Leading Article: Lame excuse that lets down Muslims

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The Independent Online
THE ISLAMIA primary school in north-west London is the country's finest Muslim school, a flagship for its community. It has undergone an expensive refurbishment and has a good academic record. The school's waiting list of about 1,000 testifies to its popularity. When John Patten, Secretary of State for Education, visited the school in the spring he was impressed. Islamia would surely be a credit to state education if it were given government support.

Not surprisingly, many Muslims are deeply disillusioned after ministers this week turned down an application for the school to become Britain's first state- aided Islamic school. The refusal will cause financial hardship and may even threaten the school's existence. Muslims note that there are 4,000 state-funded Roman Catholic, Anglican and Jewish schools and conclude that they are being treated as second-class citizens.

Baroness Blatch, Minister of State for Education, explained that there were already too many primary places locally to justify another state-aided school. This is a lame excuse. It is true that all state-aided schools have to demonstrate an overriding need for more places. However, in the case of some city technology colleges this condition has been overlooked. A blind eye might also have been turned to the requirement in this instance. In any case, ministers must accept that parental choice, which they champion so fiercely, is impossible without spare capacity in schools.

The truth seems to be that ministers have hidden behind a technicality to avoid the precedent of supporting an Islamic school. The long period of agonising before Lady Blatch's announcement suggests that excess capacity was not the chief concern. Rather, the Government was unwilling to take the right and fair decision.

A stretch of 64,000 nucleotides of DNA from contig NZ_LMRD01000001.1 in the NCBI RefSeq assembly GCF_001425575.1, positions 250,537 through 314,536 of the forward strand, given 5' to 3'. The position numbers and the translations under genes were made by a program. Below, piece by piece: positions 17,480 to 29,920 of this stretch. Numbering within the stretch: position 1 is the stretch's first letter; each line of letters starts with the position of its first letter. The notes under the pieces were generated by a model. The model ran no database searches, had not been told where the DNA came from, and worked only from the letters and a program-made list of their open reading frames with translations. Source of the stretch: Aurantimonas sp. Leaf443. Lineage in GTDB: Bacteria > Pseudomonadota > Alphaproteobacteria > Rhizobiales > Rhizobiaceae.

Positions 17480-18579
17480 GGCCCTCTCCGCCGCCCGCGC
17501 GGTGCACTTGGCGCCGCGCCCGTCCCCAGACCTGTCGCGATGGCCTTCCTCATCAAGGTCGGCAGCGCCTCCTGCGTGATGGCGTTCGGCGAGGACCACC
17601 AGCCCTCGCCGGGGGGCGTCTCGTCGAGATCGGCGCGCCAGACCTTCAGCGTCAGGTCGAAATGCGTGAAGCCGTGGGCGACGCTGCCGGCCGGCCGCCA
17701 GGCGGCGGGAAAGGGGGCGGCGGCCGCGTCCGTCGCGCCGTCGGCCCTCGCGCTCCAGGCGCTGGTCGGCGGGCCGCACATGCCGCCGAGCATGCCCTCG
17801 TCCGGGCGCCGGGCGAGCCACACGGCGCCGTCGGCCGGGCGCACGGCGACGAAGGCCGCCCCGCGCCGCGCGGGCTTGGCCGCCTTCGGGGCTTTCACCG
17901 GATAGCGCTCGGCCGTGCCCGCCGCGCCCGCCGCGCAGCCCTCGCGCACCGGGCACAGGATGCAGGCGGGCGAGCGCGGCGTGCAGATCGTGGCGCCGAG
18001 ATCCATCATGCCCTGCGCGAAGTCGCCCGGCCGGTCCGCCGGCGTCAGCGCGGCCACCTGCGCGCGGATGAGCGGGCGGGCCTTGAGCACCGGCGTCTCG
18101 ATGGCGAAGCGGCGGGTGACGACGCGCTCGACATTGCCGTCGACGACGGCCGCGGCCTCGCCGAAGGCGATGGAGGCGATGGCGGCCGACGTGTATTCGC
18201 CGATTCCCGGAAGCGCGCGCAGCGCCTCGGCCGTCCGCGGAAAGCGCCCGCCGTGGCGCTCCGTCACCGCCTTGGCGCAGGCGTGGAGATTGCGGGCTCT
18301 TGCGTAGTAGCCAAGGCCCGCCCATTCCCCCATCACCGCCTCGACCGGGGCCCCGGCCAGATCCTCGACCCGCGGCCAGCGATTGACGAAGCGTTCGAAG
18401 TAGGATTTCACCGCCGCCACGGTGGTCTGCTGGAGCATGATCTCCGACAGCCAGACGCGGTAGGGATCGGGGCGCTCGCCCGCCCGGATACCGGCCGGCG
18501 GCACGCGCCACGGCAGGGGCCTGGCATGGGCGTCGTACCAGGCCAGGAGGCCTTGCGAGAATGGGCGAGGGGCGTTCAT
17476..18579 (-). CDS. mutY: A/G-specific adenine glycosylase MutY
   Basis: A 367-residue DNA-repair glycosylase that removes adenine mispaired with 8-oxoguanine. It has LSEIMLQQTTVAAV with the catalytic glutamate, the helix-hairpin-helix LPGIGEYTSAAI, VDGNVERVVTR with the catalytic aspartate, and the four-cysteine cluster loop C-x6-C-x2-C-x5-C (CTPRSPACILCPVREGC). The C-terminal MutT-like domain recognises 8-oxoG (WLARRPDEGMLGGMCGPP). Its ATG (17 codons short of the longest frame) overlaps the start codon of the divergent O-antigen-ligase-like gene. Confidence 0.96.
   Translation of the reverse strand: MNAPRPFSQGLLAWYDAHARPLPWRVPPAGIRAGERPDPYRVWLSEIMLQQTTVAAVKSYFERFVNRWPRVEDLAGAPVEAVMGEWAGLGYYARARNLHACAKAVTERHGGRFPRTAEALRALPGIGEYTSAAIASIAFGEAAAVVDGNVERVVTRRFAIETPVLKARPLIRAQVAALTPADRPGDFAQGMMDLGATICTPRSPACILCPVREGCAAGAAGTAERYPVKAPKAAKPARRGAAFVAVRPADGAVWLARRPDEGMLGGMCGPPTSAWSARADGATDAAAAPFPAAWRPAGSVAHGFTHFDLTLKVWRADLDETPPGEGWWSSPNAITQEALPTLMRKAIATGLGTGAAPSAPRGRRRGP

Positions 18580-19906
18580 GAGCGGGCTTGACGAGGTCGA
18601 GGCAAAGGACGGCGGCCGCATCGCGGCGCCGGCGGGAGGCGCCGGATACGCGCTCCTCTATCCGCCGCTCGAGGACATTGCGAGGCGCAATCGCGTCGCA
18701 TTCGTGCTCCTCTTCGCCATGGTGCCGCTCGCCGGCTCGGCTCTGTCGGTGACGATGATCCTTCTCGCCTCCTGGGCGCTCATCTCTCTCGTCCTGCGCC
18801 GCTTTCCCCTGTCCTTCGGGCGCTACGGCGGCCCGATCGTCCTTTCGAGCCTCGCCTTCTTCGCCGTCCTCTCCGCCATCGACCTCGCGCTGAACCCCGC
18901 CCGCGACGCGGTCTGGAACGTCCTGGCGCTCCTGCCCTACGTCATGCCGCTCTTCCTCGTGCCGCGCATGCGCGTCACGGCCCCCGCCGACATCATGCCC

Some people will applaud this disingenuous behaviour. Across the political spectrum there are those who argue that official support for Islamia would open the way for many more Muslim schools. This, they say, could mean that most Muslim children would be separated from their peers and confined to a cultural ghetto. They cite fears that girls in Muslim schools would face a poorer education, inconsistent with the sexual equality that is meant to underpin the state system.

These are dangerous myths, founded in ignorance. Muslims are united in believing that they are as entitled as Christians to have their own state-supported schools. But most would not actually send their children to Islamic schools: they prefer them to be educated in the mainstream system for the sake of their career prospects. Parents want single-sex education for their teenage daughters, but the demand for the 20 or so Islamic schools (few of which meet strict requirements for state funding) comes from a minority. One virtue of these schools is that girls from conservative religious backgrounds are more likely to complete their education. Parents do not withdraw them from school out of concern for their moral welfare. So these girls have a better chance of achieving their potential.

There is no good educational reason for refusing government finance to Islamia. The decision can only confirm Muslims' feeling that they are a persecuted minority suffering discrimination. Ironically, a decision that reflects fears that Muslims will not assimilate may exacerbate their sense of isolation.